A Small Gesture That Makes a Big Difference
The inside of an anechoic chamber, by design, prevents the reflection of sound. In the basement of Sequoia Hall, stowed behind vault-like doors, it is where Professor Emeritus Donald Hall spent more than 30 years teaching physics students. Even though he retired in 2006, he delights at explaining how it works...and some of the gentle pranks he played on his students.
But as if to contradict the room's silence, Hall and his wife Carol Maxwell have created their own resounding impact on students. Twenty years ago, they created and awarded the James Clerk Maxwell Physics Achievement Awards—named not for Carol's family, but for one of the most influential physicists along with Newton and Einstein. The award provides physics students amounts from $100 to more than $500 each semester for books or other needs.
Hall and Maxwell identified a creative approach to making the donation.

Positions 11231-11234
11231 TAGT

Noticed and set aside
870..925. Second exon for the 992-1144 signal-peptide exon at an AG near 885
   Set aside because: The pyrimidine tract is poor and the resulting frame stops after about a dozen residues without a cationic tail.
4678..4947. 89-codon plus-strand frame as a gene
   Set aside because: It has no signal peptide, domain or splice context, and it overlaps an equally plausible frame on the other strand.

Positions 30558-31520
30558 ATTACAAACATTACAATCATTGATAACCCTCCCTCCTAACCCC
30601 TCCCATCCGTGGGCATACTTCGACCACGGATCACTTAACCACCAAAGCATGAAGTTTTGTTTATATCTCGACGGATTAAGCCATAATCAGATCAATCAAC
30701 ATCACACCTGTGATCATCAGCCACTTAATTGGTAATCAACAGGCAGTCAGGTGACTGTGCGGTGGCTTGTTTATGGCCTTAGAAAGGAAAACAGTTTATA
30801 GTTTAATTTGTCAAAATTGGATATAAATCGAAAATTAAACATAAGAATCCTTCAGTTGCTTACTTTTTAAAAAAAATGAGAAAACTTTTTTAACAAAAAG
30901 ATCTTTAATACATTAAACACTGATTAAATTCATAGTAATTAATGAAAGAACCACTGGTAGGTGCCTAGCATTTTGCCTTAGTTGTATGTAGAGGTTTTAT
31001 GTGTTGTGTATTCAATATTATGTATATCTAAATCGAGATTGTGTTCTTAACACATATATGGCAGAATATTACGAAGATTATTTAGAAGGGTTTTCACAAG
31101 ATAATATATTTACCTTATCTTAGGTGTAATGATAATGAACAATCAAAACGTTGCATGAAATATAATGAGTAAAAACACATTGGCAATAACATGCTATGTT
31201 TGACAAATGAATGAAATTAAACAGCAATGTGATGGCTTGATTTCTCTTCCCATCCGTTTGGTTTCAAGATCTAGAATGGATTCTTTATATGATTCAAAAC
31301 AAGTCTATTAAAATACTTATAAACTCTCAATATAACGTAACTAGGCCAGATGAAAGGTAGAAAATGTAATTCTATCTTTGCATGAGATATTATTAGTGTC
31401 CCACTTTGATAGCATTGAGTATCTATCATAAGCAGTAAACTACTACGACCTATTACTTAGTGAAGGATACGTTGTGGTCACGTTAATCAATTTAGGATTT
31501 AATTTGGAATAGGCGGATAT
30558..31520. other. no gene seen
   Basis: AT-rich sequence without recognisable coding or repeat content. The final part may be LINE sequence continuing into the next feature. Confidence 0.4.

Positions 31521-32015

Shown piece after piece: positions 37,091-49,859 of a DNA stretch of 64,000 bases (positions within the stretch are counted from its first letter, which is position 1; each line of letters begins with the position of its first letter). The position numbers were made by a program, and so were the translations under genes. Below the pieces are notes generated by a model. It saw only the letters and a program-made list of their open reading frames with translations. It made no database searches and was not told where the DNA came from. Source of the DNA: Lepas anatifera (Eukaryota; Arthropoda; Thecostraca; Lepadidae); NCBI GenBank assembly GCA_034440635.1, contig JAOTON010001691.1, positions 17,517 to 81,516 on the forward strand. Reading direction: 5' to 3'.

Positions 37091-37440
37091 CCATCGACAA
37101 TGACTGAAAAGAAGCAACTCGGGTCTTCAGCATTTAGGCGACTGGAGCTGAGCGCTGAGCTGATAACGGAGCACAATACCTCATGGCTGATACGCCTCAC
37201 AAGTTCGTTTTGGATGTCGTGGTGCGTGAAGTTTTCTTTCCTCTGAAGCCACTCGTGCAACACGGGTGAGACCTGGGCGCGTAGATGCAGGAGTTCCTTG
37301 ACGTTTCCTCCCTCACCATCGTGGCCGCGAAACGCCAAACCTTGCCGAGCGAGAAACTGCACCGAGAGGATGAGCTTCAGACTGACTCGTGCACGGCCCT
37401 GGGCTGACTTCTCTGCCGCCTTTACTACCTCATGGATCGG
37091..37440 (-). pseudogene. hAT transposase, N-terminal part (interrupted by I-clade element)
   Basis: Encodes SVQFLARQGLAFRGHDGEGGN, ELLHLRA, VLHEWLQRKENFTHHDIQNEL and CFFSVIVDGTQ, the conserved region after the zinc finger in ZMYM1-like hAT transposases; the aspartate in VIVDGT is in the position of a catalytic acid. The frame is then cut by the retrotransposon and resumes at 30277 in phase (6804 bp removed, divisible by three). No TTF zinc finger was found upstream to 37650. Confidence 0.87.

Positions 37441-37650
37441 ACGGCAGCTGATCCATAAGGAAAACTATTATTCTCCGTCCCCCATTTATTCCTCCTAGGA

"From the beginning, we recognized a joint advantage in the form of stock as a gift," Hall explains. Annually, they donate appreciated stocks, upon which they otherwise would pay capital gains. The University Foundation at Sacramento State, as a not-for-profit organization, can accept the gift tax exempt.
The award is not dependent on need, and physics students with a B or above in any individual course required for the major may qualify for the funds. Students can also receive the award multiple times, and Hall and Maxwell recall several students who did.
"Even though it's a modest amount, it's still a useful pat on the back for students in the major," Hall explains.
"Receiving awards is always nice, but the environment fostered by such a charitable department is really what makes Physics at Sacramento State stand out," says Eliza Morris, Ph.D. (B.S., physics, 2005), who believes the nature of the department as a whole has helped her value helping others. "As students, we felt as though we were part of a community."
Hall believes that even those with modest resources can still help students.
"There's a feel-good component to giving an award like this," says Hall. "I don't think it has to be a big splash...something small can be something good too."